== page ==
Archive for November, 2008

It didn’t rain on the parade

But it came close. This is one of the two balloons we saw at Chuy’s parade; Hello Kitty led off the parade and this was the other. Music was light this year. Los Texas Wranglers played nonstop. The Anderson High band was in full winter uniform. The Kyle Sisters and the Biscuit Brothers sang. And there was a karaoke contingent from GSD&M.

Crowd favorites were the little chihuahua in red holiday garb who kept jumping out of his tiny wicker sleigh. Other favorites were the Hawaiian dancers, the child gymnasts, and the gift-gatherers from Whole Foods masquerading as fruits and vegetables.

Maybe it was the sight of them that made us hungry, or maybe it was just the good fresh air. It was on to Matt’s, which was busy, busy, busy (and where the food was tasty, as always), followed by a stop at Rudolph’s tree lot on South Lamar next to the Walgreen’s – Maria’s Taco Xpress complex. I can’t think what else there could be that could possibly make this holiday weekend a happier one. And there’s still one day left!

2nd Austin Santa Speedo run

Santa Speedo AustinWell things are getting going for this years Santa Speedo run. I met with Head Santa Ed last week for lunch to plan out the 2nd Annual Austin Santa Speedo run. As Head Elf I should have written this post days ago. Between Ed and I we’ve created evites, Facebook events and more. While I blog here on Austin metroblog, Allen Chen over on the Austinist covered it first, and to be honest they did a great job last year too!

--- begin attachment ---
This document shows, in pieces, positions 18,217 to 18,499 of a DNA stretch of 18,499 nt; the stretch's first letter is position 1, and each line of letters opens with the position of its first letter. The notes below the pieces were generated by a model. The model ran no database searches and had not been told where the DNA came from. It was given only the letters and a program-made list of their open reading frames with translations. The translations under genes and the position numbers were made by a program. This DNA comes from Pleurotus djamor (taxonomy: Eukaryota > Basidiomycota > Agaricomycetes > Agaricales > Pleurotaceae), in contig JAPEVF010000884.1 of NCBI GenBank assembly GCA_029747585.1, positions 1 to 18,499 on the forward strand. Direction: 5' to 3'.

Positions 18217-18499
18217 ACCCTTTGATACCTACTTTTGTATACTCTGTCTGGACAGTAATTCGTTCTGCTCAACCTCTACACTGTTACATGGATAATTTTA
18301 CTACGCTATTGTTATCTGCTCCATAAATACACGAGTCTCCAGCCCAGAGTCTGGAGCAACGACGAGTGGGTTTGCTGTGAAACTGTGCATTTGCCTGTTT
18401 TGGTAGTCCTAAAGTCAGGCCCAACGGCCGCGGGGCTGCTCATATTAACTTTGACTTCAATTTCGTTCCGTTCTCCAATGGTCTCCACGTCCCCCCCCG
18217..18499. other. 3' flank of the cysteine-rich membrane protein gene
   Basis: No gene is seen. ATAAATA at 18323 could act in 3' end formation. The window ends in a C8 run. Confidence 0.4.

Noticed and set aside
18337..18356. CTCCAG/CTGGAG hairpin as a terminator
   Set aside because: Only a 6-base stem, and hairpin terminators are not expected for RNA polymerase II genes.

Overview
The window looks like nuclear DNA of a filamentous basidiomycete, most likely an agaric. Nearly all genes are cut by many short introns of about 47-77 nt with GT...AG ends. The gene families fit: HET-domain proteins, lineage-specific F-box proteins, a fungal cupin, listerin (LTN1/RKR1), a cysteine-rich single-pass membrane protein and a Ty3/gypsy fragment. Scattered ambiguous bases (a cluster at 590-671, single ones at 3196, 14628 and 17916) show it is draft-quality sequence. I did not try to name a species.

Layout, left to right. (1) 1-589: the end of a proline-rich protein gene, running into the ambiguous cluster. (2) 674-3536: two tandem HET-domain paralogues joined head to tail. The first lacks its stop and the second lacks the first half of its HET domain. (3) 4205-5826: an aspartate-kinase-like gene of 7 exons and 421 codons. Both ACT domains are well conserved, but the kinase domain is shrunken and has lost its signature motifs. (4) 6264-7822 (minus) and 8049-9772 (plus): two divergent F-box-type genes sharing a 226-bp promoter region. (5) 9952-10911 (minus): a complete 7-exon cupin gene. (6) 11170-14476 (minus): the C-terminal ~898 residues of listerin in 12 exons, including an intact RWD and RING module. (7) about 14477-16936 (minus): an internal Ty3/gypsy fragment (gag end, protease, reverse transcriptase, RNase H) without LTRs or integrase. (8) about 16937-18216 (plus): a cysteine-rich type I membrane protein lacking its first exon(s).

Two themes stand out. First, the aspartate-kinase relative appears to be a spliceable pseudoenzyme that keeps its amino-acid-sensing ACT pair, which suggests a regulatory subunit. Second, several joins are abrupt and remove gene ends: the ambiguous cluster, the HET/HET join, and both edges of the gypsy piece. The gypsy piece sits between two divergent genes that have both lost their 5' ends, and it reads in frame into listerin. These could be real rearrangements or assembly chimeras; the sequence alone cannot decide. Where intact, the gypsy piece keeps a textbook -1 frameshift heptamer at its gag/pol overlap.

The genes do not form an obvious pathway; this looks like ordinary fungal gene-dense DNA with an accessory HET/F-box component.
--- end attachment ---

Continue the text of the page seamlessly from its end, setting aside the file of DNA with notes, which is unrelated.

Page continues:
The purpose is to raise awareness and promote the work of Out Youth Austin! To take part, you must register for the 5k via the Trail of Lights 5k, and then show up on the night, at least by 6.15pm near the bonfire and we will strip down to red speedo, or swim costume and then start the run together. See last years video on youtube or the pictures on Flickr.

So, if you have not received an evite, or on facebook, now’s your chance to join in and have the most fun you can in a red speedo or bikini. We’ve got members from the Texas State tri team coming along, a number of people have signed up for the evite. Last year the temperatures were in the high 70’s for the run, @alkaloids and Derek Yorek of Team Hump started up front and finished up there, the rest of us mingled around near the back and ran through the crowds.

Now, I understand the whole speedo thing here in America. If you feel that going and buying a speedo is something that is just ‘beyond the pale‘ and not to be seen doing in public, do I have a deal for you. The swimoutlet.com has red speedos and bikini seperates on sale for just $9.95 plus postage. Don’t delay, get yours in time for the run!

This year the plan is to have three or four groups if people show interest. there will be the fast, the joggers, the back of the pack crew(which will inclide me this year as I’m doing a 100-mile bike ride the same day), and the supporters.

If you really can’t see running through some 1,000 people in a speedo or bikini then why not come along and support? Instead of paying the race entry fee, donate the same amount to OutYouth Austin.

Otherwise, see you there. Don’t forget to confirm your attendance via either the evite or the facebook event.

Maria Maria leisure lunch